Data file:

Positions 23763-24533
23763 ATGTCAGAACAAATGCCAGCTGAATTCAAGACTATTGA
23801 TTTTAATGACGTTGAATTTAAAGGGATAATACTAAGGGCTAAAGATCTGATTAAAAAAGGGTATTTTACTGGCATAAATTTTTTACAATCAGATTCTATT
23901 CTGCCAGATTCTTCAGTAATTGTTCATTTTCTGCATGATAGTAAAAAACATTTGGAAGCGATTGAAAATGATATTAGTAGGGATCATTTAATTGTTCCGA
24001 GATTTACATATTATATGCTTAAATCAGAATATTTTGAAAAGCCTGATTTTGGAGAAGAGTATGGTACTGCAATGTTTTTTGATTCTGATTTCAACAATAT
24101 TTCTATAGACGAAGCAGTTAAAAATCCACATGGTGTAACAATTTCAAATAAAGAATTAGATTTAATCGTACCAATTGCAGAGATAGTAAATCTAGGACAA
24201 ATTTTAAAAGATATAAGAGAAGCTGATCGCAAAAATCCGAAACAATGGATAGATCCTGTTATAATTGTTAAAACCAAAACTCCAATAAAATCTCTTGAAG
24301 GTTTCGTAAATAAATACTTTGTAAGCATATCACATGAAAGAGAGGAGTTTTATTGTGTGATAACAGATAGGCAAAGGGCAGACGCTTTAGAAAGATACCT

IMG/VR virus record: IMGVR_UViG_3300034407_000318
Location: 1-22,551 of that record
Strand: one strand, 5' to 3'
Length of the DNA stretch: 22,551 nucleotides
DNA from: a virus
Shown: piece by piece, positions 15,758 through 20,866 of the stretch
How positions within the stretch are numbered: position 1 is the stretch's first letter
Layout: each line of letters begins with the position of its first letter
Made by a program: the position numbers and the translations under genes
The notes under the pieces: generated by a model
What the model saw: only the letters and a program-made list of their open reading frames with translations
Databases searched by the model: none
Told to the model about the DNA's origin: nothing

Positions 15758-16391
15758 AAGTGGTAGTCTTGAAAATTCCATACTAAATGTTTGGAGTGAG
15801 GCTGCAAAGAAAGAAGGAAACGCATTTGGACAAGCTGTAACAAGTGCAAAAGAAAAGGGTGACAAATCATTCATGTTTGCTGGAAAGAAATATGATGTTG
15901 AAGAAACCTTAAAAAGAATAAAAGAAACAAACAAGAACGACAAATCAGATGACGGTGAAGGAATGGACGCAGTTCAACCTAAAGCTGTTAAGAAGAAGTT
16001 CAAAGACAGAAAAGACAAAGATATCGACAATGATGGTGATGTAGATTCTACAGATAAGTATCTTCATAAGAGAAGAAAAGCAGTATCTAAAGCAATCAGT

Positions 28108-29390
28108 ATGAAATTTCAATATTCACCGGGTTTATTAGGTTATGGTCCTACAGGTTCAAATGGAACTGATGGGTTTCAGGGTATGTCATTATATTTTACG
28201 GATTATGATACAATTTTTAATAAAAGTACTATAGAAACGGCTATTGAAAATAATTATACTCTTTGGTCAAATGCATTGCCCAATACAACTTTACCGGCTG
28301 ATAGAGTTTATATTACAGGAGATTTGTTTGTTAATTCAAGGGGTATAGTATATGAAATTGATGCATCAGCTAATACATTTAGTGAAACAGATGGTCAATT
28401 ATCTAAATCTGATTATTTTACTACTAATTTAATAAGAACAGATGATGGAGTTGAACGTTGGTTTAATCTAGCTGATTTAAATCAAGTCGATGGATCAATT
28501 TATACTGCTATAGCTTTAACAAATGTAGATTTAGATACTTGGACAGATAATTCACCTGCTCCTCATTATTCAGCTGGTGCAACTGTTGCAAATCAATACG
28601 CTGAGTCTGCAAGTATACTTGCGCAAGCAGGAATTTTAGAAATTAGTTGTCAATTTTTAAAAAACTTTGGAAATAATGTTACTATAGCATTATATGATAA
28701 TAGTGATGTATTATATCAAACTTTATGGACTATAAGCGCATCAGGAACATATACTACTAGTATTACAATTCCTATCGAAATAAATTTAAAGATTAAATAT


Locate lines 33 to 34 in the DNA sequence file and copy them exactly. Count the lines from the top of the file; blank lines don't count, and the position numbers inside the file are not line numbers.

28601 CTGAGTCTGCAAGTATACTTGCGCAAGCAGGAATTTTAGAAATTAGTTGTCAATTTTTAAAAAACTTTGGAAATAATGTTACTATAGCATTATATGATAA
28701 TAGTGATGTATTATATCAAACTTTATGGACTATAAGCGCATCAGGAACATATACTACTAGTATTACAATTCCTATCGAAATAAATTTAAAGATTAAATAT